Jan. 11 (Bloomberg) -- Women hold up half the sky, as Mao Zedong once declared. Decades later, they don’t hold up much of anything in the halls of Chinese power.
In 2012, Liu Yang proved the inverse of Mao’s point, at least as far as China is concerned. The 34-year-old became the first Chinese woman to orbit the Earth. Her milestone highlighted a less heavenly reality: It’s easier for a Chinese woman to circle our planet in outer space than to reach the highest rungs of male-dominated Beijing politics.
Expectations that a woman would be included in the Politburo Standing Committee, China’s most powerful body, came to naught last year. While one did make it to the broader 25-member Politburo, the outcome had China watchers lamenting how the Communist Party remains an old-boys club.
As women cool their heels for another 10 years, China has an even bigger gender problem on its hands: a girl shortage.
By 2020, as many as 40 million more men than women will reach adulthood and enter the world’s most competitive mating market. That estimate, which may actually prove to be conservative, would become a stark economic reality on Xi Jinping’s watch. China’s next president has barely broached this population mismatch in speeches, never mind suggested solutions.
China’s cultural preference for sons is partly about economics. Parents can hope to live with their sons in old age, whereas daughters tend to enter other family systems. The resulting testosterone glut is the most unintended and dangerous side effect of the one-child policy.
Tens of millions of young, ambitious men unable to find girlfriends or wives can’t be good for any economy, never mind one poised to surpass the U.S. Will the economics of sexual frustration lead to families auctioning off their daughters? Anyone who has watched the popular Chinese game show “One Out of 100,” where attractive young women pick from a herd of lonely guys, has to wonder. Or state-sanctioned polygamy, whereby women marry multiple men?
Geopolitics is another concern. Officials in Vietnam, Mongolia and Myanmar already are decrying the flow of women to Asia’s biggest economy. In a 2012 study, “The Competition for Brides in East Asia,” Soohyung Lee envisions a future that might shock science-fiction scribes from Stephen King to Margaret Atwood. Who knows, North Korea’s main export may soon be marriage-age women.
Many pundits are hopeful that Xi will be the great reformer that the world has been craving, including Nicholas Kristof, co-author of the 2009 book on Asia’s women “Half the Sky.” There are a few promising signs that Xi will address the towering problems that President Hu Jintao ignored. There’s talk of shutting the labor camps that enrage human-rights activists. Xi’s move to replicate Deng Xiaoping’s 1992 trek through the industrial southeast suggests plans to modernize the economy.
That’s all important. China must stop being the sweatshop of choice for Western manufacturers and start building a more sophisticated demand-driven economy. Just as critical is altering the demographic trajectory.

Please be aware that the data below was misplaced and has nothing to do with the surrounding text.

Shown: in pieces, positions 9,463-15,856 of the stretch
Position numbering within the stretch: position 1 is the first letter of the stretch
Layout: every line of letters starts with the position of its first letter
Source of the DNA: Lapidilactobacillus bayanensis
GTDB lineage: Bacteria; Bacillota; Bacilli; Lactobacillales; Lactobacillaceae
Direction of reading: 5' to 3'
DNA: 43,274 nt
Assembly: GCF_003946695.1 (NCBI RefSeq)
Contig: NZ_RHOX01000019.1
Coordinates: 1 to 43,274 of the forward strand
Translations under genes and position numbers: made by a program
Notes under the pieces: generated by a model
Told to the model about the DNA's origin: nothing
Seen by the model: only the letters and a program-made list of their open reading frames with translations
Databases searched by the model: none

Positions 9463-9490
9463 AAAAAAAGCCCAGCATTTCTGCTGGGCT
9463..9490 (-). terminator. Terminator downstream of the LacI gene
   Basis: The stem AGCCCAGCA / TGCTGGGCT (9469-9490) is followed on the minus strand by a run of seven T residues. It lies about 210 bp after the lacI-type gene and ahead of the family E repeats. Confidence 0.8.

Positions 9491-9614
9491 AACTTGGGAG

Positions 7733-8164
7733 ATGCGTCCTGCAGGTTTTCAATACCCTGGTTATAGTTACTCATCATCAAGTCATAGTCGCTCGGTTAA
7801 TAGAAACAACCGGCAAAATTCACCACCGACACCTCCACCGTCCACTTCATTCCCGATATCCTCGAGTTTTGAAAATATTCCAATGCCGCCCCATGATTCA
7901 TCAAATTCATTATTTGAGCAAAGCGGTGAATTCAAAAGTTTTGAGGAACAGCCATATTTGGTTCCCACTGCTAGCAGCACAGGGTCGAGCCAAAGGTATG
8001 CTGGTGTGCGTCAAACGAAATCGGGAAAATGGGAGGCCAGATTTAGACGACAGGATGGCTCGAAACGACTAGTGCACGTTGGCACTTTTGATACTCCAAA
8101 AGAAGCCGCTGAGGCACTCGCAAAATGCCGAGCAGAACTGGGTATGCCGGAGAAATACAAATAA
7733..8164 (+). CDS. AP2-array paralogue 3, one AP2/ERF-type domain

“It’s critical for China to do everything in its power to redress the deteriorating sex ratio among China’s birth population, even if this means moving toward a two-child policy,” says Valerie Hudson, a co-author of “Sex and World Peace.” “Internal, regional, and even international security is compromised by the fact that approximately 15 percent of its young adult males will not be able to form conventional households. China need only look to its own imperial history to see the destabilizing consequences of devaluing daughters.”
Of course, allowing families to have more kids would create other issues. Environmentalists worry that our planet can’t handle the strain of 7 billion people all polluting at developed-country rates. That calculus gets even uglier if China’s population, now at 1.3 billion, heads toward 2 billion in short order. It’s up to Xi’s team to find a balance between narrowing the gender gap and sustainable growth.
China is hardly alone. India’s girl deficit also requires urgent attention. Today’s protests are over the brutal gang rape and murder of a 23-year-old New Delhi woman. The demonstrators are also spurring more scrutiny of the shameful record on women’s rights in the world’s biggest democracy, including the odds of girls even being born. American feminist writer Mary Anne Warren called the exploding number of sex-selection abortions “gendercide” way back in 1985.
Some historians are concerned that Asia’s bachelor generation could even fuel wars. Harvard University’s Niall Ferguson, for example, wonders if it will incite Arab Spring-like uprisings, Brazilian-style crime or worse. Europe’s continent-wide wars and colonial conquests are sometimes seen as manifestations of population stresses.
It isn’t that hard to imagine how the unmet needs of young men might mix with perceptions that China’s economy is rigged for the party elites. Try as he might to intensify Internet censorship, Xi will find it hard to keep China’s struggling masses from learning how rich Communist Party members are becoming. Tens of millions of young, underpaid and unloved men angry at their leaders is in no one’s interest. Over the next decade, Xi will have to keep China’s demographic sky from falling.
(William Pesek is a Bloomberg View columnist. The opinions expressed are his own.)
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